Carlyle Steers RAC Group Towards £1.5bn Exit
The private equity firm which owns the RAC breakdown recovery service is mapping out a £1.5bn sale or stock market listing.
Sky News has learnt that The Carlyle Group has appointed Lazard, the investment bank, to provide advice on an exit from the RAC, which it bought from Aviva, the insurer, in 2011.
Directors are understood to have taken a decision to press ahead with a process to appoint additional banking advisors at an RAC board meeting earlier this week.
Insiders said that Lazard was focused on a strategic review of the business and that it was open-minded about the timing and structure of a sale.
The RAC, founded by the Royal Automobile Club in 1897, has more than 7m members, and has about 2000 patrols which attend 2.5m breakdowns every year.
Carlyle is said to be keen to undertake a sale before that of its principal rival, the AA.
Sky News revealed in March that a group of City investors were pressing the AA's owner to consider a listing of the company despite concerns among some of them about its substantial borrowings.
The RAC, which is owned by the same private equity group as Addison Lee, the London-based taxi company, is chaired by Rob Templeman, one of the UK's most successful executives.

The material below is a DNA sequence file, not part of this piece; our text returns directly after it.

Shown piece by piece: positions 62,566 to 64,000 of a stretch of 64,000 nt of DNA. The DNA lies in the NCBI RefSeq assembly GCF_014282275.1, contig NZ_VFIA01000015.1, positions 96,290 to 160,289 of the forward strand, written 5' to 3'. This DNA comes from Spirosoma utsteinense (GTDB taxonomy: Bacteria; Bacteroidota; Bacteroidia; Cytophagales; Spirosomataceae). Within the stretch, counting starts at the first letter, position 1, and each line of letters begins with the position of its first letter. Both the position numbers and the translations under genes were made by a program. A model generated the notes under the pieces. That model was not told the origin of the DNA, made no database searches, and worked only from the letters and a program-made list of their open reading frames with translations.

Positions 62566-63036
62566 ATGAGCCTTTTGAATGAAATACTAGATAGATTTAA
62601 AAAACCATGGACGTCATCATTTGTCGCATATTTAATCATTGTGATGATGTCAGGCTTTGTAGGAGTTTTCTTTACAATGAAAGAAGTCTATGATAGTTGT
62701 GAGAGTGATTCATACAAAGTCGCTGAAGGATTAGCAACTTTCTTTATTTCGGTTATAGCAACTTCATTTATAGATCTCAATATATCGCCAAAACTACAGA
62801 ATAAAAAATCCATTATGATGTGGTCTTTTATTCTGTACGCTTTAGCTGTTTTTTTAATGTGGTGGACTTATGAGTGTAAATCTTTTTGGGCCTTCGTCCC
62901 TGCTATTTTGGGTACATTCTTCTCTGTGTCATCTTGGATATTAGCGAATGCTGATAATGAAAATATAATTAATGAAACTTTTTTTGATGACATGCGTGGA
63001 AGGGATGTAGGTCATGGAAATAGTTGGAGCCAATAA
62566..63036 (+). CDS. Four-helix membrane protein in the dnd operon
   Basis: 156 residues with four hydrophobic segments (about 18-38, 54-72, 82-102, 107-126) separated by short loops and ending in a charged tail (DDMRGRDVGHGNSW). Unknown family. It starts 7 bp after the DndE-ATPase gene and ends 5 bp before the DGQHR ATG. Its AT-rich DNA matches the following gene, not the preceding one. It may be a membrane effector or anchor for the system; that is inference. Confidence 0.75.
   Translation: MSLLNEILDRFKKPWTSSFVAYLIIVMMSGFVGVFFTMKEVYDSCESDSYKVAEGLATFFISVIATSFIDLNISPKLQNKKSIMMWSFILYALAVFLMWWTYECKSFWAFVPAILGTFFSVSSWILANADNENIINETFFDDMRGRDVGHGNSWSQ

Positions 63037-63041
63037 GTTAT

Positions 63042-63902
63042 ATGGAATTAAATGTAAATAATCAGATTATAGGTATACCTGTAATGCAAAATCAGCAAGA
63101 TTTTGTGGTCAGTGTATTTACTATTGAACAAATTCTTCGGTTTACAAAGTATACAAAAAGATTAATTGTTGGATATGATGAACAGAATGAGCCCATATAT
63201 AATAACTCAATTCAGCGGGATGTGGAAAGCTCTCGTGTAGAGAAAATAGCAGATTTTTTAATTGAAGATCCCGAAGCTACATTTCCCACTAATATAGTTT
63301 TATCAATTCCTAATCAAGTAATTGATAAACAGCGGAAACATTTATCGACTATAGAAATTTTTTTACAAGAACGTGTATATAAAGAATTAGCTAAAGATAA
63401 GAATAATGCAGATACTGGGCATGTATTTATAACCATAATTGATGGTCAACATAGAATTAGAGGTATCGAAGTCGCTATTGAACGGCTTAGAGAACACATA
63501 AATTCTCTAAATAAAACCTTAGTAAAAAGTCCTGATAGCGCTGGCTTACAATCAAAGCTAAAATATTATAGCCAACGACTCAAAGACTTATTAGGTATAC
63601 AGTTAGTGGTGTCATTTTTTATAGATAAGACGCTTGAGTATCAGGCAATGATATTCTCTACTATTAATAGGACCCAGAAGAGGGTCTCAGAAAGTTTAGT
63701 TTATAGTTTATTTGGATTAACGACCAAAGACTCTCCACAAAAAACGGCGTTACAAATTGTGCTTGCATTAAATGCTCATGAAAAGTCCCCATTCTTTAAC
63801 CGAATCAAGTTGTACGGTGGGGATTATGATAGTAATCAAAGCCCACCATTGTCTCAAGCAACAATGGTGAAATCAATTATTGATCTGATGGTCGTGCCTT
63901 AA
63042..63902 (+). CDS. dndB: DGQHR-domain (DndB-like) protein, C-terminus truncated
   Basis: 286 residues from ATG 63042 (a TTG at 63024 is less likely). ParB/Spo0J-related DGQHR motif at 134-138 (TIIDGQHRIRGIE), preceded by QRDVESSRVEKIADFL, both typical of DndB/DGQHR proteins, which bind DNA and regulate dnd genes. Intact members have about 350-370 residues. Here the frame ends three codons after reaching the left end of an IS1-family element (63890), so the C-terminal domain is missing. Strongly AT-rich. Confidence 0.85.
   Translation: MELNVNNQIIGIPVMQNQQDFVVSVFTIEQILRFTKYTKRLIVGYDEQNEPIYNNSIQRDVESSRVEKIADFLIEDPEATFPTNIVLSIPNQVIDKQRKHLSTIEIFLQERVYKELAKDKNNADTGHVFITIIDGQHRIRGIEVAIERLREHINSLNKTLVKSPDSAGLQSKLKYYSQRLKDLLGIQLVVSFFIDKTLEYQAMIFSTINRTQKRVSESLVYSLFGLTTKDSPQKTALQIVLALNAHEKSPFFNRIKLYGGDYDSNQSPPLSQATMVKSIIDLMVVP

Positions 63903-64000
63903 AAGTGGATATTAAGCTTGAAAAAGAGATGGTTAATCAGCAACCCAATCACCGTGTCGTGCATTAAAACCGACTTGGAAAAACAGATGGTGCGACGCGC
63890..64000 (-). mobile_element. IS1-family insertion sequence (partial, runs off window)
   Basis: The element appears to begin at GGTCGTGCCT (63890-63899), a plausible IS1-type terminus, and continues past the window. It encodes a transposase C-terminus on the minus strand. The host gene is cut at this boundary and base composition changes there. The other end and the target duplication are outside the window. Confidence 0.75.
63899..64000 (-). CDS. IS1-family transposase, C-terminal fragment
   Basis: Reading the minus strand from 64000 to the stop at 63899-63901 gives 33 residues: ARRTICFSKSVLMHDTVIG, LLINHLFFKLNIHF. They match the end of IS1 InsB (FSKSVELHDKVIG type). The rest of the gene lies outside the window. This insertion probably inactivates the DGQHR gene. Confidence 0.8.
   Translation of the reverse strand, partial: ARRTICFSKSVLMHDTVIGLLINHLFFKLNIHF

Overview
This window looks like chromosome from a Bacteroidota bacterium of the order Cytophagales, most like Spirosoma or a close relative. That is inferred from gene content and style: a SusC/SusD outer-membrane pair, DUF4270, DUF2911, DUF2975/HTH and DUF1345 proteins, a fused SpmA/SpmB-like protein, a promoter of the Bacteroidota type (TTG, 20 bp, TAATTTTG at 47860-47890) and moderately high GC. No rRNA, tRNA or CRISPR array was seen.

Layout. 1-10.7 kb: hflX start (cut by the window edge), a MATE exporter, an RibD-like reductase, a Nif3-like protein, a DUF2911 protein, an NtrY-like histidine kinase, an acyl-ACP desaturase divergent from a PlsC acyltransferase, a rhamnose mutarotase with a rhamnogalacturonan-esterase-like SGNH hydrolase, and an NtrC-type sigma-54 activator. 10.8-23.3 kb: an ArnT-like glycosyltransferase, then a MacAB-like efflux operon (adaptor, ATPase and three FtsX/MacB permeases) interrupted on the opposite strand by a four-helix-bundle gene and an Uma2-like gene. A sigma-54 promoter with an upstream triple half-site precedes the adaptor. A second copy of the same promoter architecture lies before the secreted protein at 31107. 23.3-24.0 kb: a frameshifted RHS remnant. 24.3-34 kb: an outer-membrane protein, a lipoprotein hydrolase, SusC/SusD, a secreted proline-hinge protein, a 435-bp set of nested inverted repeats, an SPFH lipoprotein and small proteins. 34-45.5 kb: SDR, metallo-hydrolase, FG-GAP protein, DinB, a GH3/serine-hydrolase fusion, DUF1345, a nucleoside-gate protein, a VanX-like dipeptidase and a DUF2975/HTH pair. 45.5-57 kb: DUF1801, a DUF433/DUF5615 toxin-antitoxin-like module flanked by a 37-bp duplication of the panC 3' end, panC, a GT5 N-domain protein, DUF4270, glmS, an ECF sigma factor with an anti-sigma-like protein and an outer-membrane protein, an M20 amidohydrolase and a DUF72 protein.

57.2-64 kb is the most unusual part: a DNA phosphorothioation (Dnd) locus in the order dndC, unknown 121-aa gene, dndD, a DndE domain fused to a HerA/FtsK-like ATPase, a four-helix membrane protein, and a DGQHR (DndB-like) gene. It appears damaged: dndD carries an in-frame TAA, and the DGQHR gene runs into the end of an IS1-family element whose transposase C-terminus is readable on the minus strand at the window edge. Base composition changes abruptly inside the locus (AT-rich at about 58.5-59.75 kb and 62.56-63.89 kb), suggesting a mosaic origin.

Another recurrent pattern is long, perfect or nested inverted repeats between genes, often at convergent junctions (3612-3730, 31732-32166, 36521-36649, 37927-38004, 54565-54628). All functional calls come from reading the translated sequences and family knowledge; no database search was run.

Its chief executive is Chris Woodhouse, with whom Mr Templeman worked at Debenhams, the department store chain.
Aviva sold the business in 2011 to focus on its core insurance operations, but was widely regarded to have undervalued the RAC by selling it for £1bn.
Last November, the RAC paid its owners a £163m dividend as it emerged that the company was on track to make £145m in pre-tax profit last year, almost double its 2010 earnings.
It recently announced the launch of its first mobile electric vehicle charging unit and has begun selling telematic tracking devices, a growing trend among motor insurers.
Carlyle declined to comment on Friday.